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5 tips for existential anxiety in times of COVID

How to survive these COVID extraordinary social conditions? Anxiety and depression can be potential existential side effects. Tips for survival are found in existentialist and zen timeless wisdom, backed by the research from contemporary psychology.

Find meaning in the day

See what looks like something you look to do and something which brings you felt sense of purpose. Maybe it is drawing or cleaning up the closet, maybe it is little things like favorite tea, getting warm under the blanket in front of your favorite TV show, walk with your dog. Or find a new lecture online, participate in many such events currently made possible. Let this meaning be concrete. It is also essential that it is felt, that you can feel it in your body that it brightens up your day.

Limit daily reading or watching of news

While it is good to stay informed, daily exposure to excessive media hysteria related to this pandemic can have the opposite effect on us – it can cause feelings of anxiety, fear, insecurity, depression. So it’s wise to limit your information input – watch the news once or twice a day, just enough to stay informed. Don’t read the news before bed. If you see a headline that is too bombastic, try to ignore it or find a more grounded news outlet. Be careful to what you expose your mind to.

Remember what used to inspire you before all this 

Anxiety is a threat posed by the fact that we are suddenly cut off from something that seems important to us, says Rollo May. In this pandemic, that situation has been brought to a maximum. We are cut off from the social contacts that fill us, from the daily routines that give us structure such as going to the gym, maybe physically going to work, going for coffee with friends, hanging out, going to the movies, or the theater. It is normal to feel heightened anxiety.

What can help?

Perhaps in this situation,we can rediscover old things that brought us a sense of fulfillment from within. Maybe this is re-establishment of contact with someone we haven’t been in contact with for a long time? Maybe we have forgotten about some things that used to bring us joy, such as painting, reading, listening to lectures, playing with children, running, ice-skating, something that we now finally have time to do again? Maybe working remotely allows us to travel within the country, to some cottage in nature? Let’s think. If we shift the focus from what is taken away from us to what is revealed as a possibility previously overshadowed by other obligations, ideas will emerge.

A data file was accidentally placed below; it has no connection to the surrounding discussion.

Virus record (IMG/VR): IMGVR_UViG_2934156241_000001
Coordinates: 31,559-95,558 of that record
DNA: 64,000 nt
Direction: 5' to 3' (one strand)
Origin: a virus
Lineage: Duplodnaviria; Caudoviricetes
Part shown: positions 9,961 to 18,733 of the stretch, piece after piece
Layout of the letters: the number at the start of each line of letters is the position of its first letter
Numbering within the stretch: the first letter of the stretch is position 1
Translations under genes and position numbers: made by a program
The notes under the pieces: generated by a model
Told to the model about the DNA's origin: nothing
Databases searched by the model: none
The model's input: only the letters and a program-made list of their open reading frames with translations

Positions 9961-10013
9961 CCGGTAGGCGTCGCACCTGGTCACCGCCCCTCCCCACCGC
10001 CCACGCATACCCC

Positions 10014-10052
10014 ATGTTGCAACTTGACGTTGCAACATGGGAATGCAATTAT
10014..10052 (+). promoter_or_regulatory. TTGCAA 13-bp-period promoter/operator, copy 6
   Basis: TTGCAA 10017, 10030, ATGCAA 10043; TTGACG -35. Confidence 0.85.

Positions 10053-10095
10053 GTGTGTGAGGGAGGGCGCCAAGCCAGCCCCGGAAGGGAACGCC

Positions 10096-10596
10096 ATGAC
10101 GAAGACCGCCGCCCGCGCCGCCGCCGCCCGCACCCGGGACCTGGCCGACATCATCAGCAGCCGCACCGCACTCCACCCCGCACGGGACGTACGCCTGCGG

Connect with others

Connecting with others is also essential in these times. No matter how much social distance is emphasized to us, with its respect, it is important for psychological well-being to stay in touch with others. Unless otherwise possible, even through digital media. But going for a walk or for coffee while respecting the distance and wearing masks is something we still have the opportunity to do. We may need to change the ways we hang out, but that doesn’t mean we have to stop hanging out. On the contrary. Social connection is associated with a sense of psychological well-being, which in turn has a beneficial effect on physical resilience, stress, anxiety. Without social contact, depression can occur and the accumulation of these feelings over long periods of time is bad for mental health. Therefore, it is extremely important to feel a subjective emotional connection with the people we care about.

Change perspective

Viktor Frankl said that if we can’t change the situation, we can then change ourselves. Let’s dwell on this a bit.  What will we learn now from this situation that will help us live life better in the future? Also, maybe now we can attend some lectures online that we didn’t have the opportunity to attend before because they were far from where we live. Maybe we can be more active, doing something we feel makes sense every day. We may finally be able to expose ourselves to influences from a distance. What are the spaces of freedom that we can discover within the limits imposed?

As Rollo May says, the capacity to face borders is also part of freedom. This situation in which we find ourselves as an unprecedented civilization is in our lives and few people like it. It causes anxiety in many people. But it may be a good time to practice acceptance. Every time we feel our mind begins to struggle with or resist this new situation, we can accept that experience and then gently redirect it to focus on the things described above. This will make it easier for us to deal with the current experience.

Iva Paska